“Capriole” has several special meanings in the world of early music, all more or less related to leaping. Thoinot Arbeau’s “Orchesographie” is the most significant discussion of dance steps and music before 1600. In this work, Capriol is the student who wishes to improve his social skills by learning dancing. A capriole was also the leap occurring at the end of every six-step pattern in the galliard. The Capriol Suite is a beautiful modern setting of several renaissance dances by Peter Warlock.

David Fischer, Kalamazoo, Michigan


From: Jeff Balch (Balchowsky yahoo.com)
Subject: Cervantes/Shakespeare anachronicity (Re: AWADmail 689)

In the previous issue of AWADmail, Jack Miles wrote, “It may be of interest to note that both Miguel de Cervantes and William Shakespeare died on the same day, April 23, 1616.”

Cervantes and Shakespeare did not die on the same day. Shakespeare died a week and half later. While Spain had adopted the Gregorian calendar in 1582, England remained behind the times, sticking with the Julian calendar until 1752. When Shakespeare died on April 23, 1616 in England, it was May 3rd in Spain, and Cervantes was long gone.

Jeff Balch, Evanston, Illinois


From: Anu Garg (words at wordsmith.org)
Subject: Limericks

We’re told of an adamant doryphore
who stationed himself o’er a poet’s door.
He just wouldn’t go,
and for all that we know
he’s planning to stay there forevermore.

-Anne Thomas, Sedona, Arizona (antom earthlink.net)

A testy young woman named Patty
showed behavior that bordered on batty.
Off the handle she’d fly
at the blink of an eye.
Her unfortunate nickname was Ratty.

-Zelda Dvoretzky, Haifa, Israel (zeldahaifa gmail.com)

The truth becomes something to mutilate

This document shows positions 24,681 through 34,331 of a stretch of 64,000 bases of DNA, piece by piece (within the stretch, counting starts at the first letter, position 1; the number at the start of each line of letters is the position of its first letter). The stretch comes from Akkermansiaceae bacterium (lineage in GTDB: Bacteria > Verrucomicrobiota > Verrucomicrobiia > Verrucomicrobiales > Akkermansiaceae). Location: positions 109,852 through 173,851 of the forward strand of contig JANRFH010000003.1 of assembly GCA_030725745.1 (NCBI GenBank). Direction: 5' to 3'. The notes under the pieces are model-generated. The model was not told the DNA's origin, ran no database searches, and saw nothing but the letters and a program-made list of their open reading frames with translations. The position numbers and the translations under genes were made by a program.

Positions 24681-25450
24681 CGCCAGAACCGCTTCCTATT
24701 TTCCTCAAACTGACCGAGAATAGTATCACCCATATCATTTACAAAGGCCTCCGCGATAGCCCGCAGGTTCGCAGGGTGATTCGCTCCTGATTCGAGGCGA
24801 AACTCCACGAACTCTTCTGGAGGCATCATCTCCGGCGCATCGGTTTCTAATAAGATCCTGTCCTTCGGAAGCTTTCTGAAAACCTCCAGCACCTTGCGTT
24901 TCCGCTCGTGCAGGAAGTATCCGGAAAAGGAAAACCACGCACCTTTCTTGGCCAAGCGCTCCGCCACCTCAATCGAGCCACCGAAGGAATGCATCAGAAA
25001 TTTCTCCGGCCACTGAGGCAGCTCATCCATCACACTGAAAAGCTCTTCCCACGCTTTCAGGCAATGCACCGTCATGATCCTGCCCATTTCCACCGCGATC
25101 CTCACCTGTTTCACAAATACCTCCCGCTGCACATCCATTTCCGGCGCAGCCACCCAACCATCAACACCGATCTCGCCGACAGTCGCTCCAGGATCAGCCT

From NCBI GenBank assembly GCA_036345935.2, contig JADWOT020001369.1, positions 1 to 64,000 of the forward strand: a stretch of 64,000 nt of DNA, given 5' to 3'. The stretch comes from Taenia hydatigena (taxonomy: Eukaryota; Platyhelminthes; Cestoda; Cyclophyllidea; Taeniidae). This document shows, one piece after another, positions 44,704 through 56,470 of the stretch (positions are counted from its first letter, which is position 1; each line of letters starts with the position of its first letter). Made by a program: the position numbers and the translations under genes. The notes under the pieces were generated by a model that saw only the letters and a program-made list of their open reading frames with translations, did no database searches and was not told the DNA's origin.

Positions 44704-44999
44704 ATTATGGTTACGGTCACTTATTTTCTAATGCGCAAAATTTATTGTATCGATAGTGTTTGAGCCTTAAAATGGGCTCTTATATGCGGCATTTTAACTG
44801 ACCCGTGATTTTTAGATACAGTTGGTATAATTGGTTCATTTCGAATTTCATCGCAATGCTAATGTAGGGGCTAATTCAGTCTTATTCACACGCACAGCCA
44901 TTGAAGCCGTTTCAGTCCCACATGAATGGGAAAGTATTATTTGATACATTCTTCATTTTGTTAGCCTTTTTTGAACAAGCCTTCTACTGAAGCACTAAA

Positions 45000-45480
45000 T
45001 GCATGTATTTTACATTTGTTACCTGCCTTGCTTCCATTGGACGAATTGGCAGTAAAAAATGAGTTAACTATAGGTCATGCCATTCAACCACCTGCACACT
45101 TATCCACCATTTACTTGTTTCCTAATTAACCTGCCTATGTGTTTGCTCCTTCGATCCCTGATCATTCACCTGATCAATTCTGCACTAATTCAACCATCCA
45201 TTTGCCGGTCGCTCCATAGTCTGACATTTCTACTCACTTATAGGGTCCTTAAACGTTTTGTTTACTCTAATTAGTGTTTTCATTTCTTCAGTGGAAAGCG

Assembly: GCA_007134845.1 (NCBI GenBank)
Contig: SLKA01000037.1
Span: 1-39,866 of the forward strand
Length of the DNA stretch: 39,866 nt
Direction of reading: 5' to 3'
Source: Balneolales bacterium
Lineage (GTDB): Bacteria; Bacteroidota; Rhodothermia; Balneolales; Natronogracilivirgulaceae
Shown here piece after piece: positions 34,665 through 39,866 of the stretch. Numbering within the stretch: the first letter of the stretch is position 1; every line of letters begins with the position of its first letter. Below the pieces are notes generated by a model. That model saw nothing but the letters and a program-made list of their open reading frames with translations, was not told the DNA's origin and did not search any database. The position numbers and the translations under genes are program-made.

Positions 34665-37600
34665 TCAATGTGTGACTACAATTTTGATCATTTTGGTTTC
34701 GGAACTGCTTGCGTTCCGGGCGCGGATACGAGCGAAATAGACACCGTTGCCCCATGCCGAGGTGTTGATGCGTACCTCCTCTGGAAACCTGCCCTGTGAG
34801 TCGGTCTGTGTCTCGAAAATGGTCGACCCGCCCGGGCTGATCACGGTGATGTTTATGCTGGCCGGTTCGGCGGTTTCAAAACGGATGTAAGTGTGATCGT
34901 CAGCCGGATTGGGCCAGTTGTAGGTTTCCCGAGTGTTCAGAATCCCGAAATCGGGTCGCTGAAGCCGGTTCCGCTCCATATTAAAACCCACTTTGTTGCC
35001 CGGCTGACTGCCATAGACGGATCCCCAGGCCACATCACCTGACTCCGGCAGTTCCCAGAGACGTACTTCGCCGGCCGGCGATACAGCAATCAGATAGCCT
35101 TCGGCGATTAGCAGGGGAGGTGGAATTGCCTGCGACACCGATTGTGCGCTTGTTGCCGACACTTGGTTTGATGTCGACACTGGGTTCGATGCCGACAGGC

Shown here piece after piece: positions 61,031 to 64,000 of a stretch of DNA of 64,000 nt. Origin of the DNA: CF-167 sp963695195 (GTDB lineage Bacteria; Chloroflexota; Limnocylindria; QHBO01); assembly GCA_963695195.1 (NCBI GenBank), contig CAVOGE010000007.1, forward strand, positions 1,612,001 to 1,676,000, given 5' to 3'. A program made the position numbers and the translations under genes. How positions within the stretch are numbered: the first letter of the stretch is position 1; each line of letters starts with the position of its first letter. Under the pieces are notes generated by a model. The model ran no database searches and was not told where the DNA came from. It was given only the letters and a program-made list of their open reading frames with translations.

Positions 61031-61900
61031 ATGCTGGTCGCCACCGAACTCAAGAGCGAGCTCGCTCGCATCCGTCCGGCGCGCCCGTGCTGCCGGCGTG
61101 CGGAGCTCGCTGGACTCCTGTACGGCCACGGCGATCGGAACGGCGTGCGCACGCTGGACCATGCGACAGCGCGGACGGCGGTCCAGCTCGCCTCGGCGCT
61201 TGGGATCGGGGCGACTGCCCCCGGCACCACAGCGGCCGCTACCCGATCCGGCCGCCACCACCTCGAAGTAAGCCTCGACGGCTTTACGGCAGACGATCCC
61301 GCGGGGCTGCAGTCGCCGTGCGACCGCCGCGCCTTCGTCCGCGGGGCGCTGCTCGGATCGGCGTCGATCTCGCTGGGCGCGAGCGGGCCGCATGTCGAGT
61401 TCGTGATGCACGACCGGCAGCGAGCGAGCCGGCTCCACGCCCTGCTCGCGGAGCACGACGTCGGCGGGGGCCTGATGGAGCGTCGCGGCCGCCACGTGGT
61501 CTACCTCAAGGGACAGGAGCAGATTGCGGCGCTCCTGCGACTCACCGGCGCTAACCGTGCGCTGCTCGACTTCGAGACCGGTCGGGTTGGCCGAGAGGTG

As the Donald continues to ululate
Like a dog he attacks
Without checking the facts
And yet somehow his poll numbers pullulate.

-Steve Benko, New York, New York (stevebenko1 gmail.com)

I had a mollusk as a pet.
It’s the oddest pet you could get.
I call him with a twinkle,
“Please come here, Rip Van Winkle.”
So far, he’s not come to me yet.

-Joan Perrin, Port Jefferson Station, New York (perrinjoan aol.com)

An astronomer’s idea of fun
Is a total eclipse of the sun
The orb’s aureole
Makes the gent capriole
Like Phil Graham when he’s written a pun.

-Steve Benko, New York, New York (stevebenko1 gmail.com)


From: Phil Graham (pgraham1946 cox.net)
Subject: Puns on Words of the Week

“I specifically asked for a punt! What’d you get a doryphore?”

“Does this Mediterranean stew look ratty to ya?”

“An appointment? I can pull you early or pullulate,” said the chiropractor.

“Mistress Mary, those shells add a nice winkle to your garden.”

On the Isle of Capriole goats may pinch you.

Phil Graham, Tulsa, Oklahoma


A THOUGHT FOR TODAY:
You have to fall in love with hanging around words. -John Ciardi, poet and translator (1916-1986)

Sep 20, 2015
This week’s theme
Words coined after animals

This week’s words
doryphore
ratty
pullulate
winkle
capriole

How popular are they?
Relative usage over time

AWADmail archives
Index

Next week’s theme
Words about words